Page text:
Copper round conductor – 1.024mm (#18) single core

Fig 1:

Fig 1 is a plot of the current distribution in a 1mm dia (#18) round copper conductor at 1.8MHz as implied by the model. Note that while the magnitude of current decays exponentially with depth, there is an imaginary component that hints a curl of the E and H fields within the conductor. Continue reading A model of current distribution in copper clad steel conductors at RF

QRP quarterly on small transmitting loop efficiency

A correspondent recently wrote regarding the theory expounded in (Findling et al 2012), and their measurements and performance predictions of the AlexLoop Walkham, Portable Magnetic Loop Antenna by PY1AHD.

The authors give a formula for lossless Q (to mean no loss other than by radiation) without explanation or justification.

The formula is wrong, possibly a result of slavish acceptance of Hart’s two factor incorrectly applied (see Duffy 2015, and Antennas and Q). This error feeds into an optimistic estimate of antenna efficiency.

Analysis of measurement data

(Findling et al 2012) presents a table of measured half power bandwidth for the Alexloop.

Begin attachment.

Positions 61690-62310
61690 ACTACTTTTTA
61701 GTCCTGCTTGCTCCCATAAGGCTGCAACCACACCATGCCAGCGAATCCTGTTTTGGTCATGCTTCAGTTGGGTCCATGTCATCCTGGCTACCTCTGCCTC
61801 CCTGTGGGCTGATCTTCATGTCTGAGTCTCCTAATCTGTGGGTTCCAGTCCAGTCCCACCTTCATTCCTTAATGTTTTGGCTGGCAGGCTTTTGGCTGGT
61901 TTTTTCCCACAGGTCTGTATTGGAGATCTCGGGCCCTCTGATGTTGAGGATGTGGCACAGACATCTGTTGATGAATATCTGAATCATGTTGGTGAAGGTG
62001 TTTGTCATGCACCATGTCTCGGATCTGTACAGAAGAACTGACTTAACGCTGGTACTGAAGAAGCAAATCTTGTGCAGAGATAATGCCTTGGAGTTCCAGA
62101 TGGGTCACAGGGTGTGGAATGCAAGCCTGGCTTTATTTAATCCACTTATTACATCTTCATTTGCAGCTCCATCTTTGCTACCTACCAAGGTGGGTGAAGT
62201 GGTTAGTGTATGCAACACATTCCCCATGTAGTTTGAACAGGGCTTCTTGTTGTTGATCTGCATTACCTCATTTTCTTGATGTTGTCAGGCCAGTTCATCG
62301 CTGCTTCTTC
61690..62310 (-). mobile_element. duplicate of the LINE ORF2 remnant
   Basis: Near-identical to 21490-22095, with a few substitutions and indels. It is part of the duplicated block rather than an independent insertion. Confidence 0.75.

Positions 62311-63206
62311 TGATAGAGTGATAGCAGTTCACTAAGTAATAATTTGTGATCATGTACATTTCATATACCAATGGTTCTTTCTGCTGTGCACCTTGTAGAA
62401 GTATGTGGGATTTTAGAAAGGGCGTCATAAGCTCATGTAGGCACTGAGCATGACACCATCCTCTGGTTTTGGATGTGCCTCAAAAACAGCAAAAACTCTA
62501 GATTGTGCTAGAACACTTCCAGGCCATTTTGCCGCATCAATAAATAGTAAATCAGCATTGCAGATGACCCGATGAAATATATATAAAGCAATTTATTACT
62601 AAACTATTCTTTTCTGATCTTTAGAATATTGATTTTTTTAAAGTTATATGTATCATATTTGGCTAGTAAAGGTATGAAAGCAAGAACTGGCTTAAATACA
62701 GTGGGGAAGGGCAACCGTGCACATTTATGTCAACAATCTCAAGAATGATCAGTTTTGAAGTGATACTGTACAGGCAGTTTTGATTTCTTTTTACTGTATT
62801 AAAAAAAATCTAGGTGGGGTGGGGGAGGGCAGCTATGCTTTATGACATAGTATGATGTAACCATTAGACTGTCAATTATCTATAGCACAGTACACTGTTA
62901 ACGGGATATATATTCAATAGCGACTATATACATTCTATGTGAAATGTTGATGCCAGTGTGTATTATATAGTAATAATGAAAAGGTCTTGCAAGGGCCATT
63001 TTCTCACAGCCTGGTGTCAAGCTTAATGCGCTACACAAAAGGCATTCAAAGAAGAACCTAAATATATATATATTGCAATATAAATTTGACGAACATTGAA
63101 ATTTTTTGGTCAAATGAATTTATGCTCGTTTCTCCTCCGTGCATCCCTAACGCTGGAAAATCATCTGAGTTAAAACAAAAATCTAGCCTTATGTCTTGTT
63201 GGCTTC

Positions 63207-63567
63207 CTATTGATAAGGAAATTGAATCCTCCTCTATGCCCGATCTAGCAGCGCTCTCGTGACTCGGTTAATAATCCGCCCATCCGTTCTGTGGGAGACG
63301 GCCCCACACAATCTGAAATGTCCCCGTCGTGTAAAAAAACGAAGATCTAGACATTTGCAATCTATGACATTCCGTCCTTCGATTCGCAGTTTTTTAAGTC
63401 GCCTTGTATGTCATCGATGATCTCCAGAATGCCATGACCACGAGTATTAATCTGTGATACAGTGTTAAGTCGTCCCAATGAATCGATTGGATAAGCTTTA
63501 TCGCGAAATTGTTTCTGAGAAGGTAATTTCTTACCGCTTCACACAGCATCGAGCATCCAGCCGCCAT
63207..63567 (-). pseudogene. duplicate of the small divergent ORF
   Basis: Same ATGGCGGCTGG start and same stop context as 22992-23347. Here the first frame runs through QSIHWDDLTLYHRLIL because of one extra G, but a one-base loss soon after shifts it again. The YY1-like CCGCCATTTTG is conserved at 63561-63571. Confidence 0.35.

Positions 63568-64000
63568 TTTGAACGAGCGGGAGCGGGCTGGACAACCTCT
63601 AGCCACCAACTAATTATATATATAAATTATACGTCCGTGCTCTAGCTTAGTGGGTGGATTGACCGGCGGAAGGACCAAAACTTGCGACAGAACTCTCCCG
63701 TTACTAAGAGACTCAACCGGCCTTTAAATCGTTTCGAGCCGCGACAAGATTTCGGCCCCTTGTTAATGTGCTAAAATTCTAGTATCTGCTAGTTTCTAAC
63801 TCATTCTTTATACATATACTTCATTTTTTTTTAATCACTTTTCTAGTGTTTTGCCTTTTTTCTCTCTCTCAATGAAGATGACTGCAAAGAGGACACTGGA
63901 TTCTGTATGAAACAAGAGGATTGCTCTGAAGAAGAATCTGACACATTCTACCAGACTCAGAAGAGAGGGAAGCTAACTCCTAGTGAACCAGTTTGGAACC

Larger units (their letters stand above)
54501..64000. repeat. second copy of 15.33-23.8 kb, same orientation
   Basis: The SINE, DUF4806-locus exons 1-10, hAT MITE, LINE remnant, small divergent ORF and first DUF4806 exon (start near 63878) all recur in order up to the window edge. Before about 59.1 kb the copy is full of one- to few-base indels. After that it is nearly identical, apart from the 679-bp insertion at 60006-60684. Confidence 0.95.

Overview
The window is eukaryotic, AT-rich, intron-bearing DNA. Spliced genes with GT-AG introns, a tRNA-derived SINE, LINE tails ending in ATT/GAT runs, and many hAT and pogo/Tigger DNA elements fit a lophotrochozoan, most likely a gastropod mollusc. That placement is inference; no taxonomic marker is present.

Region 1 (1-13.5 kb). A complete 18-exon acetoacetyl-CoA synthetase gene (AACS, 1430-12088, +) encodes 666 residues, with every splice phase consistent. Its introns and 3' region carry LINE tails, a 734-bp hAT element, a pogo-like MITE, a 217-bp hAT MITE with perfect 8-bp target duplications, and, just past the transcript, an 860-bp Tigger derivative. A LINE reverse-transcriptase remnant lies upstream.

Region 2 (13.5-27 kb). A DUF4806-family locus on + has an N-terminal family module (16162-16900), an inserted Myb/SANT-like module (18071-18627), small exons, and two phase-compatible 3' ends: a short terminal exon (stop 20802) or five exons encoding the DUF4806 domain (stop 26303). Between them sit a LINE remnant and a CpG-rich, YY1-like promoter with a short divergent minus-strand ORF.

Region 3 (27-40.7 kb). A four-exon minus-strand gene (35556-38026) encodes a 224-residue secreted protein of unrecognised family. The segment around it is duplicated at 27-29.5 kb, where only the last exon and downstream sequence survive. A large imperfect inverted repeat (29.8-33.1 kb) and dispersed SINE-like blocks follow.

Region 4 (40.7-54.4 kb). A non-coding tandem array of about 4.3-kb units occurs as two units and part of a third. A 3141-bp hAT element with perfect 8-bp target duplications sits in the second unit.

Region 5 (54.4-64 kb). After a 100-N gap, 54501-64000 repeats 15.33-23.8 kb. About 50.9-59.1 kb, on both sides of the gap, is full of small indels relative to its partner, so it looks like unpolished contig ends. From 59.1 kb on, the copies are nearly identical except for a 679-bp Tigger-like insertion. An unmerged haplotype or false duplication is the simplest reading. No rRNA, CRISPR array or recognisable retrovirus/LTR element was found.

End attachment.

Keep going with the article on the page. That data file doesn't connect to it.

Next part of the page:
Taking the 40m case, lets calculate to Q for a lossless loop, Qrad in Findling’s terms.

Note that Q for the lossless loop is about half that of Findling. Continue reading QRP quarterly on small transmitting loop efficiency

Workup of G5RV inverted V using high strength aluminium MIG wire

This article is a workup of replacement of my 2mm HDC G5RV and feedline with high strength 1.6 aluminium MIG wire to evaluate practical issues with use of an aluminium conductor.

The G5RV configuration is an inverted V, and although half a G5RV is 15m, the supports result in a 20m length of wire to the support. The configuration has a central support and simple spans for each leg of the G5RV to their respective supports. Continue reading Workup of G5RV inverted V using high strength aluminium MIG wire

Review of Dodd’s WSPR based antenna comparison

Dodd espoused the merit of WSPR for antenna comparison in his article (Dodd 2011).